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Reading and Writing OOXML Metadata with iOS and Objective-C

Reading and Writing OOXML Metadata with iOS and Objective-C

  • Comments 6

By Martin Holman

This tutorial will show how to access and display the Dublin Core properties of any OpenXML document. This could quite easily be extended to access any other sections of the OpenXML format.

Right let’s get started! Fire up XCode.


Create a window-based iPhone application as shown

Here we are with our default project


First up we will need a couple of third party libraries for interacting with zip files and XML data. The libraries we will be using are the GDataXML[1] library for reading the XML properties contained in the OpenXML file format, and Objective-Zip[2] for opening the OpenXML files and gaining access to the XML documents contained within. Feel free to substitute your favourite XML and ZIP libraries for iOS.

We need to copy the required files from these libraries into our project. Make a folder to hold the XML library and copy the GDataXMLNode class and header file to it, like so



Then we need to copy all of the ZIP class files to the project and put them in a ZIP folder, like so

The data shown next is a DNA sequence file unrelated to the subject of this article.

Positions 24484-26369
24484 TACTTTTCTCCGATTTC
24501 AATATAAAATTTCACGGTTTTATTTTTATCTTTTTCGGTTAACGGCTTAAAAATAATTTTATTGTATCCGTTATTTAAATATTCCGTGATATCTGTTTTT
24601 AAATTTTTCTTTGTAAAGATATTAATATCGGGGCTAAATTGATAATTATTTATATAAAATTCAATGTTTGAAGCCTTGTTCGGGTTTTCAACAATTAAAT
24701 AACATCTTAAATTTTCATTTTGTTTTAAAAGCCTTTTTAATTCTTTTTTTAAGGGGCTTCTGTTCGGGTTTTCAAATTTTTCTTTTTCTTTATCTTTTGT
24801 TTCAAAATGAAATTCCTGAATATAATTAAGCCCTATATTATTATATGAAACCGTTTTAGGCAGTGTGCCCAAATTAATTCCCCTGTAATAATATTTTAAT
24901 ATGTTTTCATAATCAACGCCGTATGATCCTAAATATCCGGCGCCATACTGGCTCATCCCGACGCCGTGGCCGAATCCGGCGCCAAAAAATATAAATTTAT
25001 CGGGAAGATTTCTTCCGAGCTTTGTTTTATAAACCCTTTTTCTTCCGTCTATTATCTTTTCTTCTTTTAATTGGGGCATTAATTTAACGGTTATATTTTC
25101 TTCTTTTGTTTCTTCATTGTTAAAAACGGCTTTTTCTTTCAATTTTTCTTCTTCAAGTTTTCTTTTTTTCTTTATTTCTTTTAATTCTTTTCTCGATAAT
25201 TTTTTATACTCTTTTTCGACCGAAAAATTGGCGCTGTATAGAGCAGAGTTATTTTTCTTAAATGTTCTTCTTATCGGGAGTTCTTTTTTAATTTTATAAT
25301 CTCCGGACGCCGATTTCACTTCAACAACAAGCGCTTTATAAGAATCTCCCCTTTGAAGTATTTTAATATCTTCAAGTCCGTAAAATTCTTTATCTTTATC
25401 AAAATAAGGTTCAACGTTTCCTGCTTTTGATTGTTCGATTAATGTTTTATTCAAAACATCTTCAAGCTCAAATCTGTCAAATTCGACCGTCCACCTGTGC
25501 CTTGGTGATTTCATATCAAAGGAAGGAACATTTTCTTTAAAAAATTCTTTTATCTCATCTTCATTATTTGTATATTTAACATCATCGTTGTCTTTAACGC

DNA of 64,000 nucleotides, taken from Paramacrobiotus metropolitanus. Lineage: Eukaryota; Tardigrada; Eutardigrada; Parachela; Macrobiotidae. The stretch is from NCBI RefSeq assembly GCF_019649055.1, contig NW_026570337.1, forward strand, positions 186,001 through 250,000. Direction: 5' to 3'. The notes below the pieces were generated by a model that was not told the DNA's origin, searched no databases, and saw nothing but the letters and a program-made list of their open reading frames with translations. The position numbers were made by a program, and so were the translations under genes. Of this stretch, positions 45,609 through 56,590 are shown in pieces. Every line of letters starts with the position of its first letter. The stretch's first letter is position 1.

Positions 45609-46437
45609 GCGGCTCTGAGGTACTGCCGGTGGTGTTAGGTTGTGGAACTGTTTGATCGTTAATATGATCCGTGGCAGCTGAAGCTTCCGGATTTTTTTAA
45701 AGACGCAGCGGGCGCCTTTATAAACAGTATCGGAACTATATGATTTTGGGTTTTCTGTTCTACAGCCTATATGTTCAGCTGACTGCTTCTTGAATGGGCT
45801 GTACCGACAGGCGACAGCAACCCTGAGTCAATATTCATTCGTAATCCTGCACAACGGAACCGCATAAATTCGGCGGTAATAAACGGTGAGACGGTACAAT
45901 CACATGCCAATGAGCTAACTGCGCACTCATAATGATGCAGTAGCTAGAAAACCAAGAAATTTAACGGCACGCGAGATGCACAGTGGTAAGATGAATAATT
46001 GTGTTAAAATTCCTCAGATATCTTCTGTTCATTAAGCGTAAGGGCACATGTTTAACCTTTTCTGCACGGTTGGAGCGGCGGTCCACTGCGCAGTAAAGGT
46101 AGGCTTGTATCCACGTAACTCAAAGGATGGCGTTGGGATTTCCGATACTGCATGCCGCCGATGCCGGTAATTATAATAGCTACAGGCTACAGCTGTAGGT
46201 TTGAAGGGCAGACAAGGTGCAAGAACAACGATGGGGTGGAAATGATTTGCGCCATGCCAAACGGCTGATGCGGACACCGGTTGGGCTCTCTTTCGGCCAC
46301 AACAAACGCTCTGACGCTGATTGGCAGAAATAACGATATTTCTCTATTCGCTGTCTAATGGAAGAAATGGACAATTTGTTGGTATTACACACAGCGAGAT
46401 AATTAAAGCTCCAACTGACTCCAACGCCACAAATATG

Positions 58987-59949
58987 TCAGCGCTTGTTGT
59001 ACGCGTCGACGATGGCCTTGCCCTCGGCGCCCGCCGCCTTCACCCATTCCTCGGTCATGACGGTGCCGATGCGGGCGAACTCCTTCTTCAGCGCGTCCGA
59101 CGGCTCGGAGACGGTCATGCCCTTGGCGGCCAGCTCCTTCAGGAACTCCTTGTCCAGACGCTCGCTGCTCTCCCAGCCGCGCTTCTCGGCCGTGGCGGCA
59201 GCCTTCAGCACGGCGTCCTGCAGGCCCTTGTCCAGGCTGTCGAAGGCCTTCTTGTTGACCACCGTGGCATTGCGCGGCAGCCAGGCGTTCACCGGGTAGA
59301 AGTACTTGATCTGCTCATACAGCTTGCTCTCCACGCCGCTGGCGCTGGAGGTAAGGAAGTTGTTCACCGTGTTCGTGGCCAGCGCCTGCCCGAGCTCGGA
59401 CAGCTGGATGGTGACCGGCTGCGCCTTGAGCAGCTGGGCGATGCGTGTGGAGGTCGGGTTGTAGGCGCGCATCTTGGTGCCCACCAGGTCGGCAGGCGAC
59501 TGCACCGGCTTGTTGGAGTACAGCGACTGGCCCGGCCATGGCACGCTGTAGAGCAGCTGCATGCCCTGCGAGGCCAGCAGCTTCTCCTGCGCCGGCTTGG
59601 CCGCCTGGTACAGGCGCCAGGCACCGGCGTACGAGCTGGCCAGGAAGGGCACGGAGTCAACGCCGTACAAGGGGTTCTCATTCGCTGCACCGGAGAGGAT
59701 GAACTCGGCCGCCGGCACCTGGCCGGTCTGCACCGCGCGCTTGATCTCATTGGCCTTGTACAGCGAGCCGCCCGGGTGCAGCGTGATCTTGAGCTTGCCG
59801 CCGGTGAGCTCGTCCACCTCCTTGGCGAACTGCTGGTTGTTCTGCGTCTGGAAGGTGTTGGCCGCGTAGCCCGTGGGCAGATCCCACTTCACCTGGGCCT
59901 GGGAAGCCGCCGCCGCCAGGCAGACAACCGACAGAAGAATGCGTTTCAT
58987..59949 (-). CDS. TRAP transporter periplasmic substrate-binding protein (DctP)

The last bit of setup we need to do is include a OOXML document in our project to pull the values out of. Create one yourself in Word or grab one from someone else.



Next up we need to use the zip library to expand the OpenXML file and retrieve the files we want to use. This is done by creating a ZipFile object in unzip mode with our OpenXML document. We then locate the file with the Dublin Core properties in it and read out the xml file from the zip archive.

Then we need to create model classes to hold our representation of what is stored in the XML. I have created a OpenXMLDocument class and a OpenXMLDocumentProperty class to hold the values in.

First we create an instance of OpenXMLDocument to hold the OpenXMLDocumentProperty collection. We select all the child elements of the root element in the xml document we expanded above. This is our collection of Dublin Core properties. For each element we have we create an instance of OpenXMLDocumentProperty and add it to our collection stored on the OpenXMLDocument instance we created. We could also use XPath queries to select only the information that we required.

From here we only need to create a basic UI that enables us to download files and store them in a table for easy browsing of their properties. For now we will just print the properties to the console.


[1] http://code.google.com/p/gdata-objectivec-client/

[2] http://code.google.com/p/objective-zip/


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